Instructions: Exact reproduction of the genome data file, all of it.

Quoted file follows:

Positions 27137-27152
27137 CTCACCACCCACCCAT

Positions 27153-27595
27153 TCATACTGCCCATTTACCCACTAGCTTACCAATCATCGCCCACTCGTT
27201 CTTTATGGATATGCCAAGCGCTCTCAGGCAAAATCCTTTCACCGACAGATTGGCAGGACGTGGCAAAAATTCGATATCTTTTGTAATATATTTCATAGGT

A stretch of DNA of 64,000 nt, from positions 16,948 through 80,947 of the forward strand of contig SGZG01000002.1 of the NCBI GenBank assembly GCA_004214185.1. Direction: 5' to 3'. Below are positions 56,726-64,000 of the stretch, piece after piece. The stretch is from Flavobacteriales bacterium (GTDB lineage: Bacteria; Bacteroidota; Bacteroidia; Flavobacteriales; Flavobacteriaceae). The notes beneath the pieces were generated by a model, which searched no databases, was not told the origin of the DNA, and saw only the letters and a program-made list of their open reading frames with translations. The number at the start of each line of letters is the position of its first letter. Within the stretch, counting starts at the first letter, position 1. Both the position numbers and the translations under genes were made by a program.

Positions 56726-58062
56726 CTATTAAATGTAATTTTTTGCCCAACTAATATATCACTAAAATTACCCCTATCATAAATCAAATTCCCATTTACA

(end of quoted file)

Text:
Positions 27137-27152
27137 CTCACCACCCACCCAT

Positions 27153-27595
27153 TCATACTGCCCATTTACCCACTAGCTTACCAATCATCGCCCACTCGTT
27201 CTTTATGGATATGCCAAGCGCTCTCAGGCAAAATCCTTTCACCGACAGATTGGCAGGACGTGGCAAAAATTCGATATCTTTTGTAATATATTTCATAGGT

A stretch of DNA of 64,000 nt, from positions 16,948 through 80,947 of the forward strand of contig SGZG01000002.1 of the NCBI GenBank assembly GCA_004214185.1. Direction: 5' to 3'. Below are positions 56,726-64,000 of the stretch, piece after piece. The stretch is from Flavobacteriales bacterium (GTDB lineage: Bacteria; Bacteroidota; Bacteroidia; Flavobacteriales; Flavobacteriaceae). The notes beneath the pieces were generated by a model, which searched no databases, was not told the origin of the DNA, and saw only the letters and a program-made list of their open reading frames with translations. The number at the start of each line of letters is the position of its first letter. Within the stretch, counting starts at the first letter, position 1. Both the position numbers and the translations under genes were made by a program.

Positions 56726-58062
56726 CTATTAAATGTAATTTTTTGCCCAACTAATATATCACTAAAATTACCCCTATCATAAATCAAATTCCCATTTACA